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the Jewish prince Uzziah also. Up to the last the existence of the Hittites depended on the success of their long struggle with their Semitic neighbours, whom they severed in two; and when their power and independence at last fell, it meant the final victory of the Semitic race.

Future exploration in Asia Minor, and above all the excavations that are being carried on at present on the site of Carchemish, have doubtless many more surprises for us. But no surprise can be greater than the resurrection of a forgotten people, who nevertheless played as important a part in the history of the world as Assyria or Egypt themselves. Brugsch-Bey has said, with justice, of this cultivated and powerful people,' that their rule in the highest antiquity was of an importance which we can now only guess at.' To us, perhaps, their chief importance lies in their influence upon the nascent civilisation of the Western world. The clue has at last been found to the old problem of the origin of art and culture in Asia Minor, and of that perplexing yet well-marked element in early Greek art, which was neither of home-growth nor of Phoenician importation. We may now trace this element back to its first home on the Euphrates, where Assyro-Babylonian art was profoundly modified and intermingled with the forms and conceptions of Egypt, and we may watch its progress northward and westward until it meets the art of Phoenicia, sprung from the same ancestry, though less deeply changed, on the shores of the Ægean Sea. What it was at home we may still study in the lineaments of a bas-relief, brought from the Turkish castle of Birejik to the British Museum, on which is portrayed a Hittite monarch, robed in the peculiar costume of his people and overshadowed by the winged solar disk.





S if in vexation at being thwarted by one branch of the family,

As Cupid began to work harder at the other, among the moors and

mountains. Not that either my lady Philippa, or gentle Mistress Carnaby, fell back into the snares of youth; but rather that youth, contemptuous of age, leaped up, and defied everybody but itself, and cried tush to its own welfare.

For as soon as the trance of snow was gone, and the world (emboldened to behold itself again) smiled up from genial places; and the timid step of peeping Spring awoke a sudden flutter in the breast of buds; and streams (having sent their broken anger to the sea) were pleased to be murmuring clearly again, and enjoyed their own flexibility; and even stern mountains and menacing crags allowed soft light to play with them-at such a time, prudence found very narrow house-room in the breast of young Lancelot, otherwise 'Pet.'

'If Prudence be present, no Divinity is absent,' according to high authority; but the author of the proverb must have first excluded Love from the list of divinities. Pet's breast, or at any rate his chest, had grown under the expansive enormity of love; his liver moreover (which, according to poets, both Latin and Greek, is the especial throne of love), had quickened its proceedings from the exercise he took; from the same cause, his calves increased so largely, that even Jordas could not pull the agate buttons of his gaiters. through their holes. In a word, he gained flesh, muscle, bone, and digestion, and other great bodily blessings, from the power believed by the poets to upset, and annihilate, every one of them. However, this proves nothing anti-poetical; for the essence of that youth was to contradict experience.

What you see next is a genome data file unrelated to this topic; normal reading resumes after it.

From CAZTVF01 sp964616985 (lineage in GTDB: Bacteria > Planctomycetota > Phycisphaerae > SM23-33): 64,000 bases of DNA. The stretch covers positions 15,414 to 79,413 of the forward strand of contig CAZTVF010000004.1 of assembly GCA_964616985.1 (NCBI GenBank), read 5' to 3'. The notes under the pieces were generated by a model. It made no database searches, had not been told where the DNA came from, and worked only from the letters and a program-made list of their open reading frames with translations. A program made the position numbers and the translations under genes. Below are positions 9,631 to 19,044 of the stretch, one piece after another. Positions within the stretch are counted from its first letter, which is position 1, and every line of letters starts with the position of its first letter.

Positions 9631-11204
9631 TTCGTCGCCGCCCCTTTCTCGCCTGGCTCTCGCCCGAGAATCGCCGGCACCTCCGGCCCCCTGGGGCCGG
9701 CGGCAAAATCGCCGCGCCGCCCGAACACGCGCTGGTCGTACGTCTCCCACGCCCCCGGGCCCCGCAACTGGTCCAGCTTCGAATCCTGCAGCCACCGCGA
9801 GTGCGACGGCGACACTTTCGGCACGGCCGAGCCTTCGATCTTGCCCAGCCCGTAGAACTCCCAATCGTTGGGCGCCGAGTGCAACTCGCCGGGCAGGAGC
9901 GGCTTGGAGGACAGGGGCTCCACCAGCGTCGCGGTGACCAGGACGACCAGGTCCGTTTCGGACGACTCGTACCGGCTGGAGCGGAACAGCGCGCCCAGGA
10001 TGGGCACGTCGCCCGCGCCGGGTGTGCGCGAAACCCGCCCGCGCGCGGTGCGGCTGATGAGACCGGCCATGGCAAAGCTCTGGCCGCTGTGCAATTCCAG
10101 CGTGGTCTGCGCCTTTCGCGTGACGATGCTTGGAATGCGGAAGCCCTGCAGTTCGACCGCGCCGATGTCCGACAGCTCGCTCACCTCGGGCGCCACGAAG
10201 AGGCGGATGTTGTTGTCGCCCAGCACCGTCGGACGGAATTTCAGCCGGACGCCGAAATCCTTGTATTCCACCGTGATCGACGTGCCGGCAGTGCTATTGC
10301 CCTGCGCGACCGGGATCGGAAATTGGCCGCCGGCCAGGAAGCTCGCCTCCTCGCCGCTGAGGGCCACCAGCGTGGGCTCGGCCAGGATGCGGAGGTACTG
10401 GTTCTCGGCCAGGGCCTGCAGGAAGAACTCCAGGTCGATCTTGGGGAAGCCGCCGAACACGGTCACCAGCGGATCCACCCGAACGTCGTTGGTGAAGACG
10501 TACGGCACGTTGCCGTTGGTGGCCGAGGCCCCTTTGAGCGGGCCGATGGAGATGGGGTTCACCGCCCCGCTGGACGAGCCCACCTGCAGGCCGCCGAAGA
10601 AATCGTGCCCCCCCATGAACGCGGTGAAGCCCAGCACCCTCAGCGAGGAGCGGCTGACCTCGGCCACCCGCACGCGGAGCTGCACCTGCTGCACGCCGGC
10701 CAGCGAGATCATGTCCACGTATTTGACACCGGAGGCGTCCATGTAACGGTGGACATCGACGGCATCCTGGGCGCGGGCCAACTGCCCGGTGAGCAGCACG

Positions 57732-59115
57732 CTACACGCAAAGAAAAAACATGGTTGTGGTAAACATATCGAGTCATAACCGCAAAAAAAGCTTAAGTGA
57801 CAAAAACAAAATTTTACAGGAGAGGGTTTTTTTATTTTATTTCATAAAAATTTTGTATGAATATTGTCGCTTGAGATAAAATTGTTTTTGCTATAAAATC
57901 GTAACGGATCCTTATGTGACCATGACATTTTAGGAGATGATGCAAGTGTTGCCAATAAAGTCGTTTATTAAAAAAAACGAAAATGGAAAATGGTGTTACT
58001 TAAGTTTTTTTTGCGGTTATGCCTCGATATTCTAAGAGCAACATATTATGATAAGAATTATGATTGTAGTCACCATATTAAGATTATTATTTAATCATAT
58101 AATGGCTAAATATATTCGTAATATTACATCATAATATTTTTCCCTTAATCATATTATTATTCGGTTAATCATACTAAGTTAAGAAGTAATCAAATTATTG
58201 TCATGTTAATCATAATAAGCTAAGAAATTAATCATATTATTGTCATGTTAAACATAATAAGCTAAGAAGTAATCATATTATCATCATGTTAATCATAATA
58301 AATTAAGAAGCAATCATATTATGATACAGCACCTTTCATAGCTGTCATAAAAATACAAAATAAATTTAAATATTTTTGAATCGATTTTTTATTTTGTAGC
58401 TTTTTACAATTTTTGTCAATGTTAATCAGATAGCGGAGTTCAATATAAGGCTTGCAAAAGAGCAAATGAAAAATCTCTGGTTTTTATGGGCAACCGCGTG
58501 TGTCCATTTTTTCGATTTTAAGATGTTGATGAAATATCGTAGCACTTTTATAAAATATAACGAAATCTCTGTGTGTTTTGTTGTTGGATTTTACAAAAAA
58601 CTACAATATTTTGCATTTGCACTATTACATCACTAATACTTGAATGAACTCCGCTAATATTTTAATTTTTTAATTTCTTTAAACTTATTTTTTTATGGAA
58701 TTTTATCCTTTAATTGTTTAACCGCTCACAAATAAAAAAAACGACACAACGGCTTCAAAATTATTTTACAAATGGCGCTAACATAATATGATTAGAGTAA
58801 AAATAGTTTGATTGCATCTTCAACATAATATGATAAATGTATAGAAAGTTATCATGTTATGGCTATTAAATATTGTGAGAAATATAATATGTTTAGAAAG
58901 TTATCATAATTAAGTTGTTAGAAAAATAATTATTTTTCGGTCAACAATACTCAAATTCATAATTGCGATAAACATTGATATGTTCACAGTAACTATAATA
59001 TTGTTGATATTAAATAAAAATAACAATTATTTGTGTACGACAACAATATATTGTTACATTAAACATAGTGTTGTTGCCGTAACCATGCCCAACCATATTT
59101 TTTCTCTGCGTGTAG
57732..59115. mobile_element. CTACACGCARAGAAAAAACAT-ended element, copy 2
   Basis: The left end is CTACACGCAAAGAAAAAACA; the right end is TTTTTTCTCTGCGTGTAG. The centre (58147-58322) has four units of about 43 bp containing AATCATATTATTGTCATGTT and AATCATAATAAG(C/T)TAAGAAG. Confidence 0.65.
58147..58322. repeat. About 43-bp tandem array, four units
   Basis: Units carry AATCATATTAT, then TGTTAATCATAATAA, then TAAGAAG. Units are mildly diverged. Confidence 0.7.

Jordas had never, in all his born days, not even in the thick of the snowdrift, found himself more in a puzzle, than now; and he could not even fly for advice, in this matter, to Lawyer Jellicorse. The first great gift of nature, expelled by education, is gratitude. A child is full of gratitude, or at least has got the room for it; but no full-grown mortal, after good education, has been known to keep the rudiments of thankfulness. But Jordas had a stock of it as much as can remain to anyone superior to the making of a cross.

Now the difficulty of it was, that Jordas called to mind, every morning when he saw snow, and afterwards when he saw anything white, that he must have required a grave, and not got it (in time to

be any good to him) without the hard labour, strong endurance, and brotherly tendance of the people of the gill. Even the three grand fairy-gifts of Lawyer Jellicorse himself might scarcely have saved him; although they were no less than as follows, in virtue--the tip of a tongue that had never told a lie (because it belonged to a bullock slain young), a flask of old Scotch whisky, and a horn comfit-box of Irish snuff. All these three had stood him in good stead; especially the last, which kept him wide awake, and enabled him to sneeze a yellow hole in the drift, whenever it threatened to engulf his beard. Without those three, he could never have got on; but with all the three, he could never have got out, if Bat, and Maunder of the gill, had not come to his succour in the very nick of time. Not only did they work hard for hours, under the guidance of Saracen (who was ready to fly at them, if they left off), but when at length they came on Jordas, in his last exhaustion, with the good horse rubbing up his chin, to make him warmer, they did a sight of things, which the good Samaritan, having finer climate, was enabled to dispense with. And when they had set him on his legs again, finding that he could not use them yet, they hoisted him on the back of Maunder, who was strong; and the whole of that expedition ended at the little cottage in the gill. But the kindness of the inhabitants was only just beginning; for when Jordas came to himself, he found that his offfoot-as Marmaduke would have called it-the one which had ridden with a north-east aspect, was frozen as hard as a hammer, and as blue as a pistol-barrel. Mrs. Bart happened to have seen such cases in her native country; and by her skilful treatment and never-wearying care, the poor fellow's foot was saved and cured, though at one time he despaired of it. Marmaduke also was restored, and sent home to his stable, some days before his rider was in a condition to mount him.

In return for all these benefits, how could the dog-man, without being worse than a dog, go and say to his ladies that mischief was breeding between their heir, and a poor girl, who lived in a corner of their land? If he had been ungrateful, or in any way a sneak, he might have found no trouble in this thing; but being, as he was, an honest, noble-hearted fellow, he battled severely in his mind, to set up the standard of the proper side to take. For such matters Pet cared not one jot. Crafty as he was, he could never understand that Jordas and Welldrum were not the same man, one half working out of doors, and the other in. For him it was enough that Jordas would not tell, probably because he was afraid to do so; and Pet resolved to make him useful. For Lancelot Carnaby was very sharp indeed, in espying what suited his purpose. His set purpose was to marry Insie Bart, in whom he had sense enough to perceive his better, in every respect but money and birth; in which two he was before her, or at any rate supposed so. He was proud as need be of his station in life; but he reasoned-if the process of his mind was reason-that being so exalted he might please himself; that his wife would rise to his rank,